Every June for the past five years, 826LA has hosted an annual gala that centers around the nonprofit organization’s students and their stories, along with celebrity guests and great food.
Last year, approximately 350 people attended and more than $600,000 was raised for the nonprofit writing and tutoring programs. Due to the pandemic this year’s gala, “Changing the Story,” will be virtual on June 3. It will also celebrate a special milestone: 826LA’s 15-year anniversary.
“This year’s theme is the past, present and future as we’re celebrating 15 years of 826LA,” said Cheryl Klein, 826LA’s development and communications manager.
“This year it will be very different, but we’ve been excited about the talent who have signed on to read work by our students and talk about their own creative process.”
The 2020 gala will be hosted by comedian Al Madrigal and will feature a star-studded ensemble of celebrities, including Mindy Kaling, Kumail Nanjiani, Emily V. Gordon, Constance Wu and Keegan-Michael Key—all of whom will be reading stories by 826LA’s students.
“The pieces by our younger students tend to be short and delightfully weird—getting trapped inside a phone, sentient hamburgers, emotional lemurs,” Klein said. “Our high school students tend to write about their lives, which often include some pretty intense challenges, like immigration, poverty and struggling to belong, along with incredible hope and resilience. And these times definitely call for hope and resilience.”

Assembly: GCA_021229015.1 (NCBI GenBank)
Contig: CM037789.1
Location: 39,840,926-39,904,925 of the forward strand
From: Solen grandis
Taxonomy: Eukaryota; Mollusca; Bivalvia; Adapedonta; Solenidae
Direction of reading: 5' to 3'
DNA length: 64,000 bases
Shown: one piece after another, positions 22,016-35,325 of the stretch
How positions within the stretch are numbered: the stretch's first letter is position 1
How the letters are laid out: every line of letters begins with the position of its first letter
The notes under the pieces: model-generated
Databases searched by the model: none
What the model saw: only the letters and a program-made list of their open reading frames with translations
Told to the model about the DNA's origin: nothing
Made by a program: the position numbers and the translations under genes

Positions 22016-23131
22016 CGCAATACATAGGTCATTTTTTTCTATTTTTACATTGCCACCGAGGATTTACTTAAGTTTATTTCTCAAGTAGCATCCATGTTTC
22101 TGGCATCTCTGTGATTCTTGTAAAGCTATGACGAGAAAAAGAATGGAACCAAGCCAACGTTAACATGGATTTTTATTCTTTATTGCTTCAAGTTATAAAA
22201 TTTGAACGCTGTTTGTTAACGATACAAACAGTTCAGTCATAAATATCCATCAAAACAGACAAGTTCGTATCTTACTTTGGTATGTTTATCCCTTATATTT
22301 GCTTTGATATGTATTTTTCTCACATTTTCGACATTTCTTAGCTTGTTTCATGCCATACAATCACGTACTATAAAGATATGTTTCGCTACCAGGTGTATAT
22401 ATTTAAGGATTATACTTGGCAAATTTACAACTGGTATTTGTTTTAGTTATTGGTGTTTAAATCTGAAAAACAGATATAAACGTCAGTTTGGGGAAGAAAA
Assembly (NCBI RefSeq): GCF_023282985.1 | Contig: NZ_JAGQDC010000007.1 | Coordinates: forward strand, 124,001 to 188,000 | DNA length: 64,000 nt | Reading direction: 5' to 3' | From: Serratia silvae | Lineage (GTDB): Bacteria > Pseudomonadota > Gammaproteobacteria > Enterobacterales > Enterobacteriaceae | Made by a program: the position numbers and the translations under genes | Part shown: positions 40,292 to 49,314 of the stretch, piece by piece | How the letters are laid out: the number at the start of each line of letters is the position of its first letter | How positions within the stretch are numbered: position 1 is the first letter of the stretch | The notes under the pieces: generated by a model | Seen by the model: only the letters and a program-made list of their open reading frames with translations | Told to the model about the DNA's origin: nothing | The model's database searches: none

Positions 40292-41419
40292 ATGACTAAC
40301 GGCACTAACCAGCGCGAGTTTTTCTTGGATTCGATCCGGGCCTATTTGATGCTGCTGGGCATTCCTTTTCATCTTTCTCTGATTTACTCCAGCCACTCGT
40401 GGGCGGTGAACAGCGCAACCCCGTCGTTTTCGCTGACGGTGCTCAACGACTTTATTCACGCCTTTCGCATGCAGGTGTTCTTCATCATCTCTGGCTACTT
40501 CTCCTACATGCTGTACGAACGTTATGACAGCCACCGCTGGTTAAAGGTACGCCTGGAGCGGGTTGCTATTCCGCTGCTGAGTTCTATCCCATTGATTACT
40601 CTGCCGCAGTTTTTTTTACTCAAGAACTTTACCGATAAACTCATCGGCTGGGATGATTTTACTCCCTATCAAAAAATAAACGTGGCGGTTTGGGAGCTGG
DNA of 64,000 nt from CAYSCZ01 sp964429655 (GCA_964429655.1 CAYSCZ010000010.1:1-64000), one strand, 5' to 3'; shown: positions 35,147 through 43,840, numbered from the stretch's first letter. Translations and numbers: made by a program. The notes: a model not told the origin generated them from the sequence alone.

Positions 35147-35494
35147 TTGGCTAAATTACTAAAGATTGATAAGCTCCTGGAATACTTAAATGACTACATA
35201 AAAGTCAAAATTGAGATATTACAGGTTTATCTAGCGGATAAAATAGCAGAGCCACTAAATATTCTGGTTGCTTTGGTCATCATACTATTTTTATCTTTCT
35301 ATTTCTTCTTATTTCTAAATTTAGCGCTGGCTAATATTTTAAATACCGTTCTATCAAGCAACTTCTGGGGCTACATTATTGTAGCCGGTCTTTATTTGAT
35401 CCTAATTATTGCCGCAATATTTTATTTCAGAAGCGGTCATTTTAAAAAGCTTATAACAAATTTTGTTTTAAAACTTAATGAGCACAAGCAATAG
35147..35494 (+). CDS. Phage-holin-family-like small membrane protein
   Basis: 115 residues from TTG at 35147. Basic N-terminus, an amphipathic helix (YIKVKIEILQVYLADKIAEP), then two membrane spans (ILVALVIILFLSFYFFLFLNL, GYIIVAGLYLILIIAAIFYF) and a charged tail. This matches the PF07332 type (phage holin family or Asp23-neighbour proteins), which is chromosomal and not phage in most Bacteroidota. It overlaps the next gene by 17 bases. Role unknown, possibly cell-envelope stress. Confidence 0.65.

Like other organizations, 826LA was forced to pivot both its programs and its fundraising strategy in the wake of COVID-19. Within weeks of school closures, the organization had contacted hundreds of families and volunteers to assess their needs, and relaunched programs in virtual form.
“Our mission hasn’t changed, but our methods have changed a lot, needless to say,” Klein said. “We now have online tutoring and workshops, but we also have writing prompts for teachers who are struggling in this environment and a bilingual resource hub for families, where they can find out about things like how to get free internet access. A silver lining of our COVID-19 response is that now certain programs that were available only to LA students are available to everyone via our Virtual Hub.”
The 826 Network started in 2002 when writer Dave Eggers teamed up with educator Ninive Calegari to start a creative space where students from under-resourced communities could get one-on-one writing and tutoring support from volunteers. Proving to be a successful model, it expanded to Los Angeles in 2005.
“We have writing centers on the Westside and the Eastside, plus Writers’ Rooms on the campuses of Manual Arts High School in South LA and Roosevelt High School in Boyle Heights,” Klein shared. “Our programs include tutoring, workshops, field trips, in-school projects and college access support. Our curriculum ranges from silly to serious, and students range from 6 to 18—but the through line is a belief in amplifying student voices with one-on-one support from trained volunteers.”
Anyone who makes a donation toward the fundraiser can stream the event live at 7 p.m. Wednesday, June 3. The “red carpet” portion of the event featuring guests in 826LA shirts and pajamas starts at 6:30 p.m. To date, $409,476 has been raised.
“We know times are hard, but we are really grateful to people who say, ‘I have a little extra and I’m going to share it,’” Klein said. “We are also always looking for volunteers. We have easy trainings to help people get acquainted with virtual volunteering.”